The Raiders held a groundbreaking ceremony last November to celebrate the first big step in the NFL team’s relocation to Las Vegas. The ceremony started just after sunset – attendees included Raiders Hall of Fame players, NFL Commissioner Roger Goodell, Raiders owner Mark Davis, state and local officials, and Las Vegas legends.
Around a thousand people showed up for the event, including Raiders Hall of Famers Fred Biletnikoff and Howie Long and even entertainers Carlos Santana and Wayne Newton.
The domed stadium is to be constructed on the UNLV campus, right across the highway from the Delano. According to the Associated Press, the stadium will seat 65,000, open in 2020, and be shared by UNLV.
And here’s the line we were all waiting for: the stadium will cost $1.9 billion. Professional sports stadiums across the US are state-subsidized, but this move to approve the stadium’s construction by the Nevada legislature will be the largest stadium subsidy in American sports history. Levied taxes will cover $750 million, and the rest will come from private investment.
Governor Sandoval stated that the relocation of the Raiders and the construction of their stadium will be highly profitable to the community and usher in a “new era of tourism” in Vegas. However, there is considerable concern that the move will be both excessively costly and even economically stunting.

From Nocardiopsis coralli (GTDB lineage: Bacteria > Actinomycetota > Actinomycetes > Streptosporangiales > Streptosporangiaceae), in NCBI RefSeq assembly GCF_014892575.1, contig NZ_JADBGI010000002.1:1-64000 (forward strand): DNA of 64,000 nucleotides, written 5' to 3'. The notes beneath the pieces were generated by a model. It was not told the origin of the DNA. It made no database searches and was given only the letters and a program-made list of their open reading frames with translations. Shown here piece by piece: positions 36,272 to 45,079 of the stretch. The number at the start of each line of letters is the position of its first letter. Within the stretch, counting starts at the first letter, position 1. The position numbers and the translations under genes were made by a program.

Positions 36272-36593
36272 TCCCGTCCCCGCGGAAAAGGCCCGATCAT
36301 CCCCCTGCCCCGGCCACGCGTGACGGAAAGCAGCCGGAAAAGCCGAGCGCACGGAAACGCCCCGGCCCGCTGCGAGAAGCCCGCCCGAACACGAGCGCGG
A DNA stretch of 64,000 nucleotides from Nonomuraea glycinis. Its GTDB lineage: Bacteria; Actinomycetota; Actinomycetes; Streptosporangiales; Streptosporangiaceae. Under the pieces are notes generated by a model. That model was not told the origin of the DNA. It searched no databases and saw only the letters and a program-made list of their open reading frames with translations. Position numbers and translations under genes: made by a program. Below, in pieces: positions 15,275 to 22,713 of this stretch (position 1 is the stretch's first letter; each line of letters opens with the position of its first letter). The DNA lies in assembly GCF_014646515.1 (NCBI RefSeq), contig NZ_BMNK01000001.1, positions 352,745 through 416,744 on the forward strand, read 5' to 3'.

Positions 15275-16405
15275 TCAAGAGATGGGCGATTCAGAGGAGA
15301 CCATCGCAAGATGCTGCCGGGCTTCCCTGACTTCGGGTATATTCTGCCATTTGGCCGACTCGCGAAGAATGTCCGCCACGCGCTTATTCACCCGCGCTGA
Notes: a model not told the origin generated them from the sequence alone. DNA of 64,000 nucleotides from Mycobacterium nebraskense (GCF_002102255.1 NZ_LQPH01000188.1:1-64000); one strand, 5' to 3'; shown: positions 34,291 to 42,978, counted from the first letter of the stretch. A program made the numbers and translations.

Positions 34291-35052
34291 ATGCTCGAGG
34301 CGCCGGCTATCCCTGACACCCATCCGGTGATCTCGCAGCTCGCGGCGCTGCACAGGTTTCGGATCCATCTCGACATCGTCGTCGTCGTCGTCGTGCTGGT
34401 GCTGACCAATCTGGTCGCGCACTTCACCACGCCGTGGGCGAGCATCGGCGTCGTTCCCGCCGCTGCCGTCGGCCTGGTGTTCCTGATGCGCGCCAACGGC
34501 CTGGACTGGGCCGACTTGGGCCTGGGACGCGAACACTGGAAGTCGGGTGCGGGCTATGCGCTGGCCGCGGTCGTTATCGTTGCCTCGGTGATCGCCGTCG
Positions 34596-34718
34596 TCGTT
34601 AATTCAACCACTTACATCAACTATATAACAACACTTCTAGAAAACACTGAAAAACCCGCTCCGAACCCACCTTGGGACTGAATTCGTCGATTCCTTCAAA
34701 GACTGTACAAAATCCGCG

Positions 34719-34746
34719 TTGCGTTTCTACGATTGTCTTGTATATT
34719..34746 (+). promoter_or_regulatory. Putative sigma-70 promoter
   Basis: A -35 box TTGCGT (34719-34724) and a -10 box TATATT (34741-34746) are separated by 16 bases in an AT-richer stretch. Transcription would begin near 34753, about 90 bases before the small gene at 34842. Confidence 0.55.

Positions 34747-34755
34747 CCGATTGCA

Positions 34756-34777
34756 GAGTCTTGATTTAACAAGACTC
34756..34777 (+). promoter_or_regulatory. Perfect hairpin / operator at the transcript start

“NFL stadiums do not generate significant local economic growth,” says Stanford economics professor Roger Noll. “And, the incremental tax revenue is not sufficient to cover any significant financial contribution by the city.”
Contrary to popular belief, the stadium will not be funded by direct taxes on Las Vegans – instead, funds will be drawn via an increase on the tax on hotel rooms. Currently, that room tax goes to support state schools and county transportation – the Las Vegas Raiders era will also usher in funding cuts to local schools and buses.
“This action was premature and rushed through,” says Clark County Commission official Chris Giunchigliani. “It’s bad public policy to take public tax dollars, especially the largest subsidy [for a sports stadium project] in the United States, and claim it’s going to benefit economic development.”
Even so, the construction and maintenance of the stadium will create countless of jobs for the local community. Right?
The stadium’s construction is projected to create significant economic growth locally, and hundreds of jobs will open up in service and maintenance. However, it may not be a particularly cost-effective way to boost the local economy.
“Other billion dollar facilities – like major shopping centers or large manufacturing plants – will employ many more people and generate substantially more revenue and taxes,” says Noll.
At the end of the day, Vegas sports fans are rejoicing that professional sports are finally starting to make their way to the Valley. Last year, the Raiders were resurgent, and made the playoffs for the first time in over a decade. They’ve hit a slump this year, though – according to the NFL statistics site Football Outsiders, the Raiders have a 12% chance of making the playoffs this year.
Perhaps state officials could have looked to solve systemic educational failure in Nevada, reported to be the worst state in the nation for giving students a chance at success per a study by Education Week. Or, perhaps Clark County’s chronic teacher turnover issues could have been helped out with the two billion dollar subsidy.
“To me, it’s an issue of priorities,” says UNLV law professor Sylvia Lazos. “I’m disappointed that we’re willing to do that first before we invest in our kids.”
Perhaps, for Nevada state officials, the futures of our youth and students come second to bread and circuses in Las Vegas.